How to Cook a Possum

People who are paid to postulate upon such matters have theorized that the reason we don’t have herds of brontosauri stomping around in our bayous is due not just to the Alvarez event, but also to egg-eating possums. You’d think we’d be grateful for this service to our fellow mammals, but as in the case of the dove (which brought Noah the most significant tidal measurements in the history of mankind) possum has been served without apology at meals throughout the South since mankind came along.

Southern culinary icons tend to be traditional and domestic, the comforting products of home gardens and kitchens. Those game dishes brought in from the woods and fields have in recent years come to play a strikingly diminished role on our tables because fewer people are hunting these days, particularly for sustenance, and while most if not all of you might consider having possum on the table a revolting prospect at best, the simple fact of the matter remains that possums have long been esteemed for their porcine flavor. One early recommendation comes from John Boynton, a New Englander who came to Mississippi (near Vicksburg) to teach in 1836. Boynton was amazed at the “Old Southwest”, writing to his father, “It would take more than 19 letters to tell you the half of what I’ve seen in one week.” He hunted turkey and deer as well as an exotic animal: “(o)possums by the scores. Had one for dinner today—first rate.”

Faulkner included possum on the Thanksgiving table of the Sartoris family in Flags in the Dust, his first novel to be set in Yoknapatawpha County (called “Yocona”). Written in 1927, the novel is set just after World War I and focuses on the once-powerful, influential and aristocratic Sartoris family contending with decline, but still clinging to the vestiges of affluence. Here’s Faulkner’s description of the meal:

. . . Simon appeared again, with Isom in procession now, and for the next five minutes they moved steadily between kitchen and dining room with a roast turkey and a cured ham and a dish of quail and another of squirrel, and a baked ‘possum in a bed of sweet potatoes; and Irish potatoes and sweet potatoes, and squash and pickled beets and rice and hominy, and hot biscuits and beaten biscuits and long thin sticks of cornbread and strawberry and pear preserves, and quince and apple jelly, and blackberry jam and stewed cranberries.

By far, the most solid recommendation for possum comes from Bill Neal, who is widely considered by many to be the dean of Southern cooking, the man who played a key role in raising Southern foods to national prominence and continues to influence new generations of Southern culinarians. In his authoritative Southern Cooking, Neal begins his entry on possum by stating, “All southerners—black, white, or native—who know game relish possum roasted with sweet potatoes. The two components are inseparable; the dish is practically a cultural symbol of regional pride in the piedmont and mountain areas.” He continues with a recipe from Horace Kephart’s Camp Cookery (1910) that beings: “To call our possum an opossum, outside of a scientific treatise, is an affectation. Possum is his name wherever he is known and hunted, this country over. He is not good until you have freezing weather; nor is he to be served without sweet potatoes, except in desperate extremity.” (The possum season in Mississippi is from October to February.)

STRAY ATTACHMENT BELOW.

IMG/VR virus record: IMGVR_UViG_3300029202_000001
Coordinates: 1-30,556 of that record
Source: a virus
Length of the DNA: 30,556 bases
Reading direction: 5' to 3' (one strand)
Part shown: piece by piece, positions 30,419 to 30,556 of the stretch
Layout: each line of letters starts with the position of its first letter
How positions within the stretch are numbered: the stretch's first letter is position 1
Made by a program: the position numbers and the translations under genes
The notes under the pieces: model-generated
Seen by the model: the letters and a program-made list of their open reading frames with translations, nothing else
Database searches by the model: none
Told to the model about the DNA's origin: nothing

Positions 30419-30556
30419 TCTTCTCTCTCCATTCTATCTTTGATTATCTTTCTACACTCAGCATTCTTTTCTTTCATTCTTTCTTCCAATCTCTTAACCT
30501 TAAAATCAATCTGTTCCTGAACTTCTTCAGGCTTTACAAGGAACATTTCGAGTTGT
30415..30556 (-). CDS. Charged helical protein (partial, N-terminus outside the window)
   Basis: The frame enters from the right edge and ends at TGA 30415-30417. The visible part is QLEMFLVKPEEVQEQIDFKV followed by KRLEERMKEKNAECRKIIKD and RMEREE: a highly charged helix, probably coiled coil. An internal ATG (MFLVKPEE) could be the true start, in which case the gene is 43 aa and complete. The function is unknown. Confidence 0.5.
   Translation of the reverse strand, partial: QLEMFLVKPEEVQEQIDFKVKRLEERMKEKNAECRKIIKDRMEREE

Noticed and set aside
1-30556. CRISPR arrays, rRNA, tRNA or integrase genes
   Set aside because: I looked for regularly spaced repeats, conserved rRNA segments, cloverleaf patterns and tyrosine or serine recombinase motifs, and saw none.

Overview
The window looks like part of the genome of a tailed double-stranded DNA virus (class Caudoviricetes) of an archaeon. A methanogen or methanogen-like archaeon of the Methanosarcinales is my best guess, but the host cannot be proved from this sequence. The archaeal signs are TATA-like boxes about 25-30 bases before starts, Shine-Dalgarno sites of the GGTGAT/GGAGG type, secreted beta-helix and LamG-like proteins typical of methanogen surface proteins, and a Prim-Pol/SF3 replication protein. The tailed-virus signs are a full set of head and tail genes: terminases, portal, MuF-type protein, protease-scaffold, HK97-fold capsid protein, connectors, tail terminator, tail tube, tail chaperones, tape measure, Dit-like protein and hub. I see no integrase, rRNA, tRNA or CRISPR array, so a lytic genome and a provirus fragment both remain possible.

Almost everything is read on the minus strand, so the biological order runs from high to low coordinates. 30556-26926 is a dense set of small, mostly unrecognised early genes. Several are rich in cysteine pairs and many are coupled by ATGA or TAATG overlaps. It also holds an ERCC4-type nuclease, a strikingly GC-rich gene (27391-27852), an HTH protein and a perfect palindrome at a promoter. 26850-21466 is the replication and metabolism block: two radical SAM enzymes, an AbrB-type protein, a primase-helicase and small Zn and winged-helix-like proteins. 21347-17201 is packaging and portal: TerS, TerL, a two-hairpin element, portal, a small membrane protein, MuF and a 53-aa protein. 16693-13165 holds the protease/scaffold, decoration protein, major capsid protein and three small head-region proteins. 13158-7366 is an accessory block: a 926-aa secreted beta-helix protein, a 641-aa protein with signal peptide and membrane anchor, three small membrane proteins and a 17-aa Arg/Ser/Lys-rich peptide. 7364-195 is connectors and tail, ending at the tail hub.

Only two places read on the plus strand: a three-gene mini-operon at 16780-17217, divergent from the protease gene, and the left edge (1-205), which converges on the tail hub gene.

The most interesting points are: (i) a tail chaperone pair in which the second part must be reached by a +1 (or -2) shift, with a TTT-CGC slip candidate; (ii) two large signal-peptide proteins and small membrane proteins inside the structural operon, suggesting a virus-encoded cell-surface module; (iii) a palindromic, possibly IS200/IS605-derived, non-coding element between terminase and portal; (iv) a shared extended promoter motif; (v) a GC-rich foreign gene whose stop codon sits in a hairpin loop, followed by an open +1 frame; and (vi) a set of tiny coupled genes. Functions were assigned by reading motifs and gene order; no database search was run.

The recipe reproduced here comes from another authority, Erma Rombauer’s Joy of Cooking (13th edition, 1975). Note that the recipe recommends “feeding it out” (i.e. capturing the animal before slaughter and feeding it with bland foods not just to provide the meat with a less gamey flavor but purging the possum, which is a notorious scavenger), and while a good Southerner will always serve possum with sweet potatoes, the Rombauers were from St. Louis, which is marginally Southern and urban, so turnip greens were probably suggested since they are, like possum, an iconic Southern dish.

Farish: A Dead End Street

After over thirty years and $25 million, the prospect of transforming Farish Street into an urban oasis of bright lights, great food and memorable music has lost its luster.

In January 1980, a month before Farish Street was listed on the National Register of Historic Places, the city of Jackson launched plans to revive the area by making a contract with the National Business League for a $200,000 revitalization study. The contract as well as the cost of its extension a year later (an additional $34,000), was paid out of a Community Development Block Grant (CDBG) from the U.S. Department of Housing and Urban Development. The result of this study was the city’s ambitious 1984 Farish Street Revitalization Plan, which proposed to restore commercial and cultural activity in the district by enforcing codes, upgrading the infrastructure, improving housing and constructing a park between Farish and Mill streets. These improvements were to take place over a five-year period, but by 1989, the effort had failed; businesses had not moved into the area, crime was rampant and what housing existed was substandard.

But the revitalization of Farish Street retained its glamour, and in 1999, by far the largest infusion of money came from the State of Mississippi and Fannie Mae, $6 million from each. This money went to upgrade the infrastructure of the historic district, which began in 2002, the same year the city signed a contract with Performa Real Estate to develop the area at an estimated cost of $20 million. Six years later, Performa left the city after a bitter imbroglio with Mayor Frank Melton.